I work primarily in the electronic media, but I do occasionally need to crank something out which needs to be printed on paper. So here’s what I do…
First, in ChessBase 11, I need to mark the position where a diagram should appear (and we’ve covered this before: right-click on the move and select “Insert diagram” from the popup menu). Then I go to the Application Menu (that round button in the upper left-hand corner of the game window), select “Save”, and then “Replace” (from the submenu).
Now at this point, I need to get the game into some kind of text format so that I can cut-and-paste it into my book or article. Returning to the Application menu, I can select “Save” and then “Textfile” from the submenu:
Now (without going through a ton of “ins and outs” here, so that this post will remain somewhat shorter than Ben Hur), I select “RTF” (Rich Text Format) as the file format, set my diagram options under the “RTF” tab, click “OK”, then save the RTF file of this game to my hard drive. I can then just open this file in my word processor and cut and paste the whole game and diagram into my book, article, document, etc.
This is what the ChessBase 11 output looks like, by the way:
The diagram as given is nice enough, but it doesn’t show the colored arrows and square from my .jpg version of the same position. How do I jazz up this diagram?
After I cut and paste the game and diagram into my chess book/article/other document, the next step is to go back to ChessBase 11. I’ll save the board position (with the colored arrows and squares) as a separate diagram file, using exactly the same procedure as described above for diagrams intended for the Internet. Once that board diagram is saved as a separate file, I’ll just replace the black and white diagram in the RTF with my color jpg file.
Here’s where the example comes in (and note that this is just an example; for specific instructions, please consult the documentation for whichever word processing/text editing software you’re using). In OpenOffice (which is what I use for writing documents), I’d just highlight the black and white diagram, go to the Insert menu, select “Picture”, and “From File” in the submenu.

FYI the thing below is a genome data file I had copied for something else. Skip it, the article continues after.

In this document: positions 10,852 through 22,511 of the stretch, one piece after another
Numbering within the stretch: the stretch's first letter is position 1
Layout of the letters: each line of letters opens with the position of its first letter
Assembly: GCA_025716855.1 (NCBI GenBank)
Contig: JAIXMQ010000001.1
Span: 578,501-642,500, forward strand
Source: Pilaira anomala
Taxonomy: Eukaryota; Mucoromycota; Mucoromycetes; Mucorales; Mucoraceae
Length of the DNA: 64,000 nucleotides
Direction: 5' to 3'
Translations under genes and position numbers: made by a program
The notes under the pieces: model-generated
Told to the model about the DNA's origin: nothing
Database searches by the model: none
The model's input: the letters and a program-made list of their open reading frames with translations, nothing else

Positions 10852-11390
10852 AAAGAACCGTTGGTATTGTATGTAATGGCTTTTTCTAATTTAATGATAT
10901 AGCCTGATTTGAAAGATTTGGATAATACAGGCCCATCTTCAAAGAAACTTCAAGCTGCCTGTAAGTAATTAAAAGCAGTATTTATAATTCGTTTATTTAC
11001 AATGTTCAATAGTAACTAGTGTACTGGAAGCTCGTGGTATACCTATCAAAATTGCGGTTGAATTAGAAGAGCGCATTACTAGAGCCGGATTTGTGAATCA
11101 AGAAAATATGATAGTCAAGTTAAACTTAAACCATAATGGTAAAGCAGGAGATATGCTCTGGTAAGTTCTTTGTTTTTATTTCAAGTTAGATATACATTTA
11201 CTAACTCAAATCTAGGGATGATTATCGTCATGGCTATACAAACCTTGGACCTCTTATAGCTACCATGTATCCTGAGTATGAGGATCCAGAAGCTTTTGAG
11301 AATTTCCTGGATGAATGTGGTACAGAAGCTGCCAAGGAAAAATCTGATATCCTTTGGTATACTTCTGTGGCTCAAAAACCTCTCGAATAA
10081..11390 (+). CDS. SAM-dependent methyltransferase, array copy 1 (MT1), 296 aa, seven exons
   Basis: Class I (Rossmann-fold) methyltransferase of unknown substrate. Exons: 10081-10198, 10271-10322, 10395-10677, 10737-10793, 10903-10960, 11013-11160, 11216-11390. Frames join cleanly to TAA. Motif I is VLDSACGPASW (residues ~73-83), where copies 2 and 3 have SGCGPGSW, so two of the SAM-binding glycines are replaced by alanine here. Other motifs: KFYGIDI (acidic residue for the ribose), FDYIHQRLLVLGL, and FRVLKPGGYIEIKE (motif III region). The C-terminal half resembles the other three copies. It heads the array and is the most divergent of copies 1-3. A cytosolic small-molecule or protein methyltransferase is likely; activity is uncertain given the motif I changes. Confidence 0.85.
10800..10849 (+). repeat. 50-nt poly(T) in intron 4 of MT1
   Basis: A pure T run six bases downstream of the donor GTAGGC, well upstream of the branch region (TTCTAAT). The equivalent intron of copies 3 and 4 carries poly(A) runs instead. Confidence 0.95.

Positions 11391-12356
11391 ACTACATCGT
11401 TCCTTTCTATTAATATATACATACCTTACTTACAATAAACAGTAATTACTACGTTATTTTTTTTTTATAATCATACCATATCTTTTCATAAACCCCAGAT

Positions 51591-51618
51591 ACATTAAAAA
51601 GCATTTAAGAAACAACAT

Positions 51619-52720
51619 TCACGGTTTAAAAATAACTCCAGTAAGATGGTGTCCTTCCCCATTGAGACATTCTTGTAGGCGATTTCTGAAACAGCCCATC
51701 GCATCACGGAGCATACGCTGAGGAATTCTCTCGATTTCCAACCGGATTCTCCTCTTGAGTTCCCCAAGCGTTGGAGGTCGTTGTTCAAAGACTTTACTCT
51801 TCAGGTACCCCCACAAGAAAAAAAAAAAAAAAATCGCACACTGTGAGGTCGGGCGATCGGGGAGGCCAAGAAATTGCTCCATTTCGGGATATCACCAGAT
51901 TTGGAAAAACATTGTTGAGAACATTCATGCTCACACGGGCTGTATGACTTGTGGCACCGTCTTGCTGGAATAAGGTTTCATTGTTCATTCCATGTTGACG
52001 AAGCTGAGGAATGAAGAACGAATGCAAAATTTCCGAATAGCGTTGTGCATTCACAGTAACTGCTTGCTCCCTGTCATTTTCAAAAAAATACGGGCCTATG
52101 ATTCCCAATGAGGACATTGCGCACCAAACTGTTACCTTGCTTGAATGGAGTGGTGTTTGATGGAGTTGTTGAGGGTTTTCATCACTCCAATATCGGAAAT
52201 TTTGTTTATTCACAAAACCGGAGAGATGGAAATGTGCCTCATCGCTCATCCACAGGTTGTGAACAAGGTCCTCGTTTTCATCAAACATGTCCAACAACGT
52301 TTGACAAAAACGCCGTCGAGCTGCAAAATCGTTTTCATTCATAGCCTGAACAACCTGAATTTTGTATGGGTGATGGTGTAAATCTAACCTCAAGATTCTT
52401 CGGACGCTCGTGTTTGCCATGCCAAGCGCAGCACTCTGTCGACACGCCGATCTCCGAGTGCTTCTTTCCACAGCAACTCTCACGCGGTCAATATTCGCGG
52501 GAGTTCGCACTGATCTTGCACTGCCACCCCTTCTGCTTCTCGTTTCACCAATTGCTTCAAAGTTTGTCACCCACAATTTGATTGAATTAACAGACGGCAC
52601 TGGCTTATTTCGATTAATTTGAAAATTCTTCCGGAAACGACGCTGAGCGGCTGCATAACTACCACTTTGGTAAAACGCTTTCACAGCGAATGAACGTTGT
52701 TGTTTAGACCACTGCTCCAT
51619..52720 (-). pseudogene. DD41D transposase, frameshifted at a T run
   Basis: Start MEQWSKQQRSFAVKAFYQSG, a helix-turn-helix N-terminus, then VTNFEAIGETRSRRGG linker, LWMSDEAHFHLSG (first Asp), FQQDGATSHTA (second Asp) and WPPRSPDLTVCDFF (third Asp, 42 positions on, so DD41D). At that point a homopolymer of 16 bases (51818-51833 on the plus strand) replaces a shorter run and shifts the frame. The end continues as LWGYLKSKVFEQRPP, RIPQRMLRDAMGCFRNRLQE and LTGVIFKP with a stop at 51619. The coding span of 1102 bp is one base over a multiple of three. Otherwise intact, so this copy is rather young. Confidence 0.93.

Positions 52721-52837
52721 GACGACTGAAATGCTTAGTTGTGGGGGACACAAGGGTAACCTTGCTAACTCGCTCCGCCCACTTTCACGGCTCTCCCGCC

In the new dialogue I’d go to the folder where I saved my color board diagram and double-click on the file, which will then pop into the document and replace the highlighted black and white font-based diagram:
And that, I think, is a fair little bit cooler-looking that the first version, plus it has the colored visual commentary as well. So it’s all good…
…until I learn that my publisher doesn’t want any color illustrations in the book I’m writing. But that’s a whole separate story.
Have fun! – Steve Lopez
Chessplayers who have purchased their ChessBase brand software from USCFSales can receive free technical support and advice on their purchases straight from me; just shoot me an e-mail (email@example.com), but please remember to include the USCF Sales order number from your ChessBase software purchase. – Steve
Copyright 2011, Steven A. Lopez. All rights reserved.